_ Batsányi János a magyar felvi-lágosodás egyik legjelentosebb költoje. A jako-binus mozgalomban való részvétele miatt börtön-büntetést, majd Napoleonnak a magyarokhoz intézett kiáltványa fordításáért számuzetést szen-vedett. Mind a költo, mind felesége, a népszeru bécsi költono, Baumberg Gabriella, viszontag-ságos életük során mindig a legjobb osztrák muvészekre; bízták arcvonásaik megörökítését. Így képmásukat Friedrich Heinrich Füger mellett Vinzenz Georg Kininger és Johann Niedermann is megfestette. A Füger mellképen a költoi hivatásra utaló attribútumok, a háttérben elhelyezett köny-vek nem játszanak túlságosan nagy szerepet, hogy a jellemábrázolás legfontosabb tényezoje az arc minél teljesebben érvényesülhessen. Ezt emeli ki haj szürkéje, a nyakravaló fehérje és a sárgásbarna drapéria is. A balról beeso fény a plaszticitást fokozza. A bécsi klasszicizmus jeles mestere Batsányi képmásával az egyik legszebb magyar íróarcképet alkotta meg.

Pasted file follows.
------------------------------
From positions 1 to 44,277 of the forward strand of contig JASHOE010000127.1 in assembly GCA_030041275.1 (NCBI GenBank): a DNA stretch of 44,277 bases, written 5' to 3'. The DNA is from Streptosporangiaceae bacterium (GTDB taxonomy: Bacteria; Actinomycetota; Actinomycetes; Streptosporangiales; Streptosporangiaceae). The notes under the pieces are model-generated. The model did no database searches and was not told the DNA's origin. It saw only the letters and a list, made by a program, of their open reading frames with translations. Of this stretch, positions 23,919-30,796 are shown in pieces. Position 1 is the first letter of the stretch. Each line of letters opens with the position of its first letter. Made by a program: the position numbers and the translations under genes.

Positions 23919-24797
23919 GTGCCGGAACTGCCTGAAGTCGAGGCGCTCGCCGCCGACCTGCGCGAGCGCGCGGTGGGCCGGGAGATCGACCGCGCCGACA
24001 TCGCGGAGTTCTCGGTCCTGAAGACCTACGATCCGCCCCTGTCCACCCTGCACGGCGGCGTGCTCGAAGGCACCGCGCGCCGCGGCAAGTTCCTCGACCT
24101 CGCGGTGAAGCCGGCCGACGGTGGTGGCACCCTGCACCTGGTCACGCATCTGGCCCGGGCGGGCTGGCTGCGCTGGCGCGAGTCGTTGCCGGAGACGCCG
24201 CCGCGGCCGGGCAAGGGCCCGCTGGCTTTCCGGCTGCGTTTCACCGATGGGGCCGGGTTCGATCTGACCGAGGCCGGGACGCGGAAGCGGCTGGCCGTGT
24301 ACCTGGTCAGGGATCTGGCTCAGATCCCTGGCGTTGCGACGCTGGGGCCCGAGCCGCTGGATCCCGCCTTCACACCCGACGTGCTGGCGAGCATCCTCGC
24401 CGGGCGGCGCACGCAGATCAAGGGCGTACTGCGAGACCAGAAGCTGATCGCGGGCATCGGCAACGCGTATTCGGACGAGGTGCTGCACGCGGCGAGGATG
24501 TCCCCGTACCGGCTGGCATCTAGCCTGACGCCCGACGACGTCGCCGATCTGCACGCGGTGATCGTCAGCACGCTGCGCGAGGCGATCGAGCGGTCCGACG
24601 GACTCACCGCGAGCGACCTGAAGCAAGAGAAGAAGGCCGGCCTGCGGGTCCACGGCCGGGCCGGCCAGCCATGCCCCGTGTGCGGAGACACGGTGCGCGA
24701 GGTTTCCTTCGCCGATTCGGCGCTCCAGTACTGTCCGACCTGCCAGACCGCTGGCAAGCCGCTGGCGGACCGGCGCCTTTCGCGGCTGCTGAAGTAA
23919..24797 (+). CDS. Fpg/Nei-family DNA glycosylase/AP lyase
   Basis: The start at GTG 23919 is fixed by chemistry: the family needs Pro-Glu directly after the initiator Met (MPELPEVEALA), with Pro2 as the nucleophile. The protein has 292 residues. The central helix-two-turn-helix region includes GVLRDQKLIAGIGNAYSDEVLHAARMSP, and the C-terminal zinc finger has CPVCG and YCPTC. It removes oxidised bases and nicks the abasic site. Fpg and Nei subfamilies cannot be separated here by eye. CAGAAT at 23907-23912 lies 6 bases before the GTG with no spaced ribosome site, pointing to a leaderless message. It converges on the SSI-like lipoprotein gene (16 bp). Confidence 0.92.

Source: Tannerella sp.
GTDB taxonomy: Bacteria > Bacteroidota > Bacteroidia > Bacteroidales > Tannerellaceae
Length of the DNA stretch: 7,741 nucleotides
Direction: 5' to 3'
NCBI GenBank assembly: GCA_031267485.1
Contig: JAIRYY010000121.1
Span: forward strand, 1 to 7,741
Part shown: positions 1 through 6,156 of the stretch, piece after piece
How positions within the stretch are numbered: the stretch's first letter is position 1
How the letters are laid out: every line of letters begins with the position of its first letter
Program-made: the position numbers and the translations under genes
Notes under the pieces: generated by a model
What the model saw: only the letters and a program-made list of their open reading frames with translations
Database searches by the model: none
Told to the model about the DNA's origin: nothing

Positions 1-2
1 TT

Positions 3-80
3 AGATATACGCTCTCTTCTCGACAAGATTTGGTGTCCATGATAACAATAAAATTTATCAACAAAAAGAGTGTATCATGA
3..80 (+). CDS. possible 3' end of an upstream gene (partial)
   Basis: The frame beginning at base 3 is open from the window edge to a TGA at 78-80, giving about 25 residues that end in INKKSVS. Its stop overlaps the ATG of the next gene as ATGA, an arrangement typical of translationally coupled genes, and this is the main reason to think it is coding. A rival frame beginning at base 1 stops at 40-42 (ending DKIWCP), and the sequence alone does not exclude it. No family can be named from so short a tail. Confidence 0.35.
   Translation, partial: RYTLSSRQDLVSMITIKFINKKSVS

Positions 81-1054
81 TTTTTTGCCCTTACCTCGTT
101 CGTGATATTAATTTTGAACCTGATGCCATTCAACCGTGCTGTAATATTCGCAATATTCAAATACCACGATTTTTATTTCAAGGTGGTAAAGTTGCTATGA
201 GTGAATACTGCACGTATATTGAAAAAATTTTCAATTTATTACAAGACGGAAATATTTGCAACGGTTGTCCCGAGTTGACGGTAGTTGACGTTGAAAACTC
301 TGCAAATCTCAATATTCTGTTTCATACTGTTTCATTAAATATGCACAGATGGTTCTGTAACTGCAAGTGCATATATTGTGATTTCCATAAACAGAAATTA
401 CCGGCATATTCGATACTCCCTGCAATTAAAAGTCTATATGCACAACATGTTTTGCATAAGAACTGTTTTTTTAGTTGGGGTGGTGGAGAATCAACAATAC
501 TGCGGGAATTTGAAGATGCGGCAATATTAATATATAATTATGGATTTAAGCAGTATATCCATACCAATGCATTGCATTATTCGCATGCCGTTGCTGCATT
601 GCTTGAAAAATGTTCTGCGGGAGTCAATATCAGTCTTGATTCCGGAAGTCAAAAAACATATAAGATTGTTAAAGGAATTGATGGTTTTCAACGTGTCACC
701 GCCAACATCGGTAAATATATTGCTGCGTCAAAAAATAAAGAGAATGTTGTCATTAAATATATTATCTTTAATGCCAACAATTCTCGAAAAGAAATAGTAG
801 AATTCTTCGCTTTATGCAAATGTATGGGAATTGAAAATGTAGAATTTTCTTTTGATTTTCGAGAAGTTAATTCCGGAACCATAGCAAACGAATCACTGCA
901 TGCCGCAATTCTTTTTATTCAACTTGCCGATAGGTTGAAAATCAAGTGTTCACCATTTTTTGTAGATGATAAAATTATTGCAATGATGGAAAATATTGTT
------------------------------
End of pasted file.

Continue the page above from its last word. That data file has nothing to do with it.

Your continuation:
— Apoll und die Musen (1780; 470x620pix, 203kb)
— Sir Robert Keith (B&W photo of miniature)
Born on 08 Dec 1826: Silvestro Lega,
Italian painter who died on 21 September (21 November?) 1895.
— From 1843 to 1847 he attended the Accademia di Belle Arti, Florence, studying drawing under Benedetto Servolini [1805–1879] and Tommaso Gazzarini [1790–1853], then, briefly, painting under Giuseppe Bezzuoli. About 1847 he entered Luigi Mussini’s school , where the teaching emphasized the 15th-century Florentine “Purismo” principles of drawing and orderly construction. Then and for some years afterwards he continued to attend the Scuola del Nudo of the Accademia. Antonio Ciseri was one of his teachers. After fighting in the military campaigns for Italian independence (1848–1849) Lega resumed his training, this time under Antonio Ciseri, making his first large-scale painting, Doubting Thomas (1850). In 1852 he won the Concorso Trienniale dell’Accademia with David Placating Saul (1852), a subject taken from the play Saul (1782) of Vittorio Alfieri [16 Jan 1749 – 08 Oct 1803].